OUR PREDOMINANT SPARROW OF WINTER is our little American tree sparrow or Spizella arborea, whose genus of birds is often referred to affectionately as “spitzes.” This genus is also called another name that comes from their frustrating similarities as they flit around and defy identification, when birders declare “it is a little brown job” or LBJ. The tree sparrow travels down from the far north of Canada and arrives in our area in late fall about the time our slightly smaller chipping sparrow gathers into flocks of 30-50 birds and departs for the south. It is a changing of the guard for the birds.
Tree Sparrows are small (6.3” long), and the sexes appear alike. Adults differ from other Spizella sparrows by their rusty cap, yellow lower mandible (top one is gray to black), grayish-white underparts showing a dark central breast spot, and a longer wing. Back is streaked with black, buff, and brown; two conspicuous white wing bars are present. Bill is short and conical. Legs are pale brown with blackish feet. Juveniles are like adults but have a streaked brown cap and dusky streaks on breast and sides.
I remember seeing more numerous winter tree sparrows when I was a kid. Back then we had many more active dairy farms with lots of weedy fields, pastures, and hedgerows that provided cover and a source of food for these birds. As I rode my horse through frozen fields around our farms, we would scare up small flocks of 5-10 of these sparrows that called their beautiful jingled notes and tseet calls. Once you learn their signature sound it will be easy to single them out from the other LBJs.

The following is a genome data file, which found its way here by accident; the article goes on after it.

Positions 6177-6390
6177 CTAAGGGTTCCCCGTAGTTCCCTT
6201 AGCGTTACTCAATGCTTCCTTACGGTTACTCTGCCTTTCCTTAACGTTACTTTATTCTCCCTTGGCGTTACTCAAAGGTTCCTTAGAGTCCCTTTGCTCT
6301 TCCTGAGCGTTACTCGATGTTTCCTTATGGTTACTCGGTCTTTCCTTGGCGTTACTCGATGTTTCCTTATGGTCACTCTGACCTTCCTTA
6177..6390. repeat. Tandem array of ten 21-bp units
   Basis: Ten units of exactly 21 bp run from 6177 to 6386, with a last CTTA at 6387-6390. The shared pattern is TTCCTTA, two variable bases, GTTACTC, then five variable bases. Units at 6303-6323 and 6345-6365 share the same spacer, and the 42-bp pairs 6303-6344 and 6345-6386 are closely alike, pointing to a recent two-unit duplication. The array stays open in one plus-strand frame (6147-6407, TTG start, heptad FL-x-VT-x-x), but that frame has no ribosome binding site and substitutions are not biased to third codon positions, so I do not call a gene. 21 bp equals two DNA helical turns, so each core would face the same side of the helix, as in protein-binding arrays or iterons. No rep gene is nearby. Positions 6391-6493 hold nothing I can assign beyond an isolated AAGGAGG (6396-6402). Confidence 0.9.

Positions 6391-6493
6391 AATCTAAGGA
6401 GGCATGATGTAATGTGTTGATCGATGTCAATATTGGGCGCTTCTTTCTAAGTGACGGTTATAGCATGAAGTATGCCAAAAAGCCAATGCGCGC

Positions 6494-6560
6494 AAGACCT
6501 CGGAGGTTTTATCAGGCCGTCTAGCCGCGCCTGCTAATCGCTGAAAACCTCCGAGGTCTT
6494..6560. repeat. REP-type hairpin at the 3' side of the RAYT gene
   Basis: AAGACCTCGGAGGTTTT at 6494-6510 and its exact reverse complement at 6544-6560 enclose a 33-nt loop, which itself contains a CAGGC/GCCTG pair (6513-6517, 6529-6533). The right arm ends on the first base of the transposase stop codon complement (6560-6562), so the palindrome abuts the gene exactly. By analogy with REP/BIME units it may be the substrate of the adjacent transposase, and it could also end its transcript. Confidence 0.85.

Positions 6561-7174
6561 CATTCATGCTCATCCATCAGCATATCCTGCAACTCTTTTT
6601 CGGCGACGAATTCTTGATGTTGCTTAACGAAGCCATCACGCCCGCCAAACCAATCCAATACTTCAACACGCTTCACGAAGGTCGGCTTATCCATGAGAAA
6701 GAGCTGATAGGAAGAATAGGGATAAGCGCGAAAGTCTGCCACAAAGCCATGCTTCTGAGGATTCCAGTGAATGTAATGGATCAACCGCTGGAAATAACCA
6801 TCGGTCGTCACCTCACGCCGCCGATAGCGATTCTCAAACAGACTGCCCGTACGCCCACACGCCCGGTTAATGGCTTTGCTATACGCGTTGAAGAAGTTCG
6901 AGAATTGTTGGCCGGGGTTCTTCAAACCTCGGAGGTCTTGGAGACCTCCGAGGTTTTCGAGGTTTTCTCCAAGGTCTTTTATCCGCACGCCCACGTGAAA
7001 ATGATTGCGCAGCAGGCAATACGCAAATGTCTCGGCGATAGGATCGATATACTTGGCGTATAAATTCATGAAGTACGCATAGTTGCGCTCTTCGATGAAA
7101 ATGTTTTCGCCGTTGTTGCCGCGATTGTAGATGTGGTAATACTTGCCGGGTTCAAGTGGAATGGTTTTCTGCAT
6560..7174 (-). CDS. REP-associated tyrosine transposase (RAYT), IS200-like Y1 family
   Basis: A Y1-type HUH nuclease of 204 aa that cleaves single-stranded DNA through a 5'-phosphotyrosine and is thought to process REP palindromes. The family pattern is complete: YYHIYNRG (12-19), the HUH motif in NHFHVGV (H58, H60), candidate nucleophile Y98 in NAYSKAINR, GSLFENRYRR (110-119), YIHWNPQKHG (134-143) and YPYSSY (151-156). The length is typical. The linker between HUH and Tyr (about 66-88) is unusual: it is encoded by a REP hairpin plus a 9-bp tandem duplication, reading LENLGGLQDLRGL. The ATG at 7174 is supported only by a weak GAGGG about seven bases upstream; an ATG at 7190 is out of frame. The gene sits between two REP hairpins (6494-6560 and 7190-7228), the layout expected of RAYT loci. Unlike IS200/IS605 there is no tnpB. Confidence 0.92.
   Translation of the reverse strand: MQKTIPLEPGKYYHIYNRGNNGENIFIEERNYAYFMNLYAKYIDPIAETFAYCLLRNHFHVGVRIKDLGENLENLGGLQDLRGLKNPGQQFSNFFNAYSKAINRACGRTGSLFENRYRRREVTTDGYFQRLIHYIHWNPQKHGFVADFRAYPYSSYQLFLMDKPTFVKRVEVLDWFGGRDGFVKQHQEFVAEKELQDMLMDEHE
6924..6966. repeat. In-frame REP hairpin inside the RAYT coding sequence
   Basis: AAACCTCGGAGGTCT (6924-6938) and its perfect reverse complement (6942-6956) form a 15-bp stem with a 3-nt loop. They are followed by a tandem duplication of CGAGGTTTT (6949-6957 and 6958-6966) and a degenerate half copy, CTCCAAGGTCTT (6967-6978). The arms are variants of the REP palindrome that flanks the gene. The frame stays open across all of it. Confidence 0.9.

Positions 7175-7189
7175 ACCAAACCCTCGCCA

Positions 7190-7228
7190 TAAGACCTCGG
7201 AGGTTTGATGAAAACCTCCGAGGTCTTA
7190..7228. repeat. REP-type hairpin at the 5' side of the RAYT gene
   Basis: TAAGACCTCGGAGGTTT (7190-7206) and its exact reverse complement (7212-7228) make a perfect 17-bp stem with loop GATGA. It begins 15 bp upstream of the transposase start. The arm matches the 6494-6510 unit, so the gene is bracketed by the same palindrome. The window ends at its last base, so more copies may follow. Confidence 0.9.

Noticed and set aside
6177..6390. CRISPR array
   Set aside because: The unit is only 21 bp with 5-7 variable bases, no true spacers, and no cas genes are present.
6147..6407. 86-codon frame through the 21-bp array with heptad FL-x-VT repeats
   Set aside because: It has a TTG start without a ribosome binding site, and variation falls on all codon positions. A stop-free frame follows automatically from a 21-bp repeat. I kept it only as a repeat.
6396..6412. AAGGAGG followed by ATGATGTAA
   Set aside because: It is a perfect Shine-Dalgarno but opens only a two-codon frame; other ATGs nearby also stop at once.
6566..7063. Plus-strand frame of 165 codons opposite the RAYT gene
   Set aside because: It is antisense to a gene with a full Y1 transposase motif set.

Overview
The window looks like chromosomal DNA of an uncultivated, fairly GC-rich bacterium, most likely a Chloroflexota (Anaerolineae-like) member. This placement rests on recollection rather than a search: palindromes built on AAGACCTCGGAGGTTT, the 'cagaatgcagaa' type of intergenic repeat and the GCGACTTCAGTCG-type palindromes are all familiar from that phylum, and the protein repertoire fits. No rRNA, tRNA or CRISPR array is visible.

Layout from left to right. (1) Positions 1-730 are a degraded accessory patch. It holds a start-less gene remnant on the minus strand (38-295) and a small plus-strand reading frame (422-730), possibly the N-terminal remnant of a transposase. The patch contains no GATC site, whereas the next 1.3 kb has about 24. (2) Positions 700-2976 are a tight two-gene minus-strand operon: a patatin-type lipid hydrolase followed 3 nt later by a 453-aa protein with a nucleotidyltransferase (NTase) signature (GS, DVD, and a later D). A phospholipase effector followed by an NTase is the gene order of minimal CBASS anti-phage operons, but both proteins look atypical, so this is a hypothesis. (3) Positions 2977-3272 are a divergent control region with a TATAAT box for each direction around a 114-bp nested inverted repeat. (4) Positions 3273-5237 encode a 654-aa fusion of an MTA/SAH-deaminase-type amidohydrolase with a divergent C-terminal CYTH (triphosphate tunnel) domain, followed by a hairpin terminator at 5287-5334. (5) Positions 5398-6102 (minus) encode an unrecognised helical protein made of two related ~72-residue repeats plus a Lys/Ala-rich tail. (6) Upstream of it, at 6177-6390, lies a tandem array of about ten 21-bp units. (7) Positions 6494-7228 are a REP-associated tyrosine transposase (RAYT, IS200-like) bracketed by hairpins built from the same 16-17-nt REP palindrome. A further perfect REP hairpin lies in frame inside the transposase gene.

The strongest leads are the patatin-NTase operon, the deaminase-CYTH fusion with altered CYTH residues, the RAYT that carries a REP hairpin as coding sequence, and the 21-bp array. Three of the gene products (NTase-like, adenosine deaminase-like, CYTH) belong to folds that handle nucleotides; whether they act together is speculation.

At my current stage of life, I bird from my car or the house in winter. Passengers in my car are always complaining because regardless of the freezing temperatures I prefer to leave my window open so I can hear the birds. If you find a flock of small birds along the road find a safe place, pull over, and watch; the birds usually fly right back down again. They get seeds and bits of gravel to help grind the seeds in their crops. Cars become familiar to them, so they fly up to safety and fly down again after the cars pass.
In with the Tree Sparrows there are often other winter birds. Gray and white dark-eyed juncos are frequently in the mix. White-throated sparrows are larger with white under the chin and have white stripes on the head. Song sparrows have a rounded tail and look very stripy on the breast which has a prominent, dark central spot. The Savannah sparrow looks something like the song sparrow, but it has a short, notched tail, finer breast stripes, some yellow color between eye and bill, and has an overall paler appearance. To break up the drab sparrow colors there may be a brilliant treat, a gorgeous red male northern cardinal to cheer everyone, to catch the eye and divert one’s concentration from registering all those subtle sparrow differences.
The LBJs are an identification challenge to birders. The best way to conquer them is studying a good bird guide like Peterson’s “Field Guide to the Birds.” Or, for free help, go to the Cornell Laboratory of Ornithology website. This internet site can also provide examples of bird songs and calls. And a good winter species to choose first is the unique little American tree sparrow found on bird feeders and in fields throughout our county.